The Pentagon, like a whole lot of other federal agencies, is famous for last minute spending binges each time a fiscal year draws to a close. But the House is considering legislation that proponents believe would dramatically tamp down on “use-it-or-lose-it” spending by giving DoD more flexibility in its operation and maintenance accounts.
The leading advocate for the idea in the House is Rep. Mac Thornberry (R-Texas), the ranking member on the Armed Services Committee. A measure he introduced Wednesday would allow DoD to roll over 50% of any O&M funding it doesn’t spend in a particular fiscal year into the next one, theoretically reducing the incentive to rush those funds out the door by Sept. 30.
“I’ll bet every single member of this committee has fussed at one time or another about DoD spending tons of money before the end of the fiscal year before they lose it,” he said. “What’s natural for human beings to do? It’s to spend everything they can in September before it’s gone, without the deliberation and consideration that it deserves. And if you look at the percentage of O&M money that is spent in September, it’s an enormous share.”
It’s enormous across the government, in fact. A 2013 study published by the National Bureau of Economic Research found that five times as much spending happens in the final week of the fiscal year compared to an average week.
And researchers showed the last minute scramble goes down to the final hours, with federal officials on the East Coast — where the fiscal year has already expired — making late-night calls to their colleagues on the West Coast —where it hasn’t — to get a final few dollars obligated before they lapse and revert to the U.S. Treasury.
Thornberry tried to add the provision to the committee’s version of the annual National Defense Authorization Act during its annual markup session Wednesday, but a jurisdictional dispute with the House Appropriations Committee prevented that. Thornberry said he still hopes to add the language when the NDAA reaches the House floor.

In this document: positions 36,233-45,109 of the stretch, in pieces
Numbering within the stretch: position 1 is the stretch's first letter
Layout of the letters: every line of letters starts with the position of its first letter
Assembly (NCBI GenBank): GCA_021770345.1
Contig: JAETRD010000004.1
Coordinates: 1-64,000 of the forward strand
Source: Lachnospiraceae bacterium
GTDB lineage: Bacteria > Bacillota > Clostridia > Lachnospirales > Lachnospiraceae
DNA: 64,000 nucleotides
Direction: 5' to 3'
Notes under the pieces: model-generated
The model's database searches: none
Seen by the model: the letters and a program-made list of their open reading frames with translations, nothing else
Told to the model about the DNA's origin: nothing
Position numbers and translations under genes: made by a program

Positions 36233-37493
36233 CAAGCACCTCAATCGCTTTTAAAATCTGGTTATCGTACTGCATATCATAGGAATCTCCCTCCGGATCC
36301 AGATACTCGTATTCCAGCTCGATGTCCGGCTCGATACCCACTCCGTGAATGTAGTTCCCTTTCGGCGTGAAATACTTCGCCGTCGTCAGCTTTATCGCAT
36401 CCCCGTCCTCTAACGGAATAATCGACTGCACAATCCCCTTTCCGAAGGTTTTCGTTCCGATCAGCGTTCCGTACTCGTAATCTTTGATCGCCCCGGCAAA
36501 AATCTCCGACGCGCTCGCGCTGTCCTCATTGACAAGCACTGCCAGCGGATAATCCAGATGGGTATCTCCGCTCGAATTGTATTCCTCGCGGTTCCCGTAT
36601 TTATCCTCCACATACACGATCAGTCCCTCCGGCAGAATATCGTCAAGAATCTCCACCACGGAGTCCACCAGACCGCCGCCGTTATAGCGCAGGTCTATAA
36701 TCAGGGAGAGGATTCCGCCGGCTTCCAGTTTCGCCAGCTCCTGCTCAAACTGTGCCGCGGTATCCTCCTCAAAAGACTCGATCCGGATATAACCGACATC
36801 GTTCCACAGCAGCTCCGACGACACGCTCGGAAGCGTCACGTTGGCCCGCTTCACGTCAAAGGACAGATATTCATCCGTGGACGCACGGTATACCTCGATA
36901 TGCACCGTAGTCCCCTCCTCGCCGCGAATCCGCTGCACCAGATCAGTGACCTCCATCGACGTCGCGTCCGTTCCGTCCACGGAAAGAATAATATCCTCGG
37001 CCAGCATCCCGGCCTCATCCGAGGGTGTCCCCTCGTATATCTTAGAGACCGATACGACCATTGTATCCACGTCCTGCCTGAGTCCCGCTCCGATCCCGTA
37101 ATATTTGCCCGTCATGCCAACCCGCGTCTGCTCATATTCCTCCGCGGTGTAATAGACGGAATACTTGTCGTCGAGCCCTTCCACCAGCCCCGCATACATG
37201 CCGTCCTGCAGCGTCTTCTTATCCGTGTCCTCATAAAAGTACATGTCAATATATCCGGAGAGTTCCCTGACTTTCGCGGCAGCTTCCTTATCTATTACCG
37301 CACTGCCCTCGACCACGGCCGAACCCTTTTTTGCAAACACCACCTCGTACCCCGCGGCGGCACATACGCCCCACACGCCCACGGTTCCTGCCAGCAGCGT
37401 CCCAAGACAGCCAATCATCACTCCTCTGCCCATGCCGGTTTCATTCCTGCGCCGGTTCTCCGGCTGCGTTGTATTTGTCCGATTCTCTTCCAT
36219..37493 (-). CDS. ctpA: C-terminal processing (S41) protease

“We can complain all we want about DoD not spending money efficiently, but here, the problem is us,” he said. “As a Congress, we can fix it. We cannot let territorial parochialism prevent a fix that is working in other departments and that would make such a difference.”
The Pentagon supports the measure as well. Although it did not appear in DoD’s formal package of legislative proposals for this year’s NDAA cycle, David Norquist, the deputy defense secretary, advocated an identical measure when he testified before the House Budget Committee in March.
“This is not how you and I handle our salaries. We do not get to the end of the calendar year and then hand all of our money back to our employer if we didn’t spend it,” he said. “It creates some very bad incentives for people to spend money at year-end. It adds to things being put in inventory that we don’t have awareness of. If what you’re looking at buying isn’t as valuable to you as 50 cents on the dollar next year, we’d rather you not buy it. That sort of incentive, which some of the other federal agencies have, is a step in the right direction.”
There is evidence that the ability to carry funds over into the next fiscal year does affect end-of-year spending. The Justice Department, for example, has long had the authority to do that for its IT purchasing. Governmentwide, 12.1% of IT spending happens in the last week of the fiscal year. At DOJ, it’s only 3.4%.
Rep. Paul Cook (R-Calif.), a retired Marine Corps colonel, said the problem of wasteful end-of-year spending has been around for as long as he can remember.
“Everyone who has ever been a military commander is guilty of this. We’ve all done it. Maybe it’s cynicism, but you say to yourself, ‘Somebody else is going to misspend the money if I don’t spend it, so let’s go ahead and do it,’” he said. “It’s actually criminal, and I’ll probably burn in hell for doing this repeatedly. It’s never been fixed, and it’s wrong.”
Jurisdictional issues notwithstanding, Rep. Adam Smith (D-Wash.), the Armed Services Committee’s chairman, indicated he’d be supportive of the use-it-or-lose-it fix if the measure comes up as an amendment before the full House.
“I would look forward to working with [Rep. Thornberry] because I do think it’s a significant problem, and it absolutely happens — it is not just an old folk tale,” he said. “It’s really important that we consider this, because people absolutely spend money because they know they’ll get less next year if they don’t.”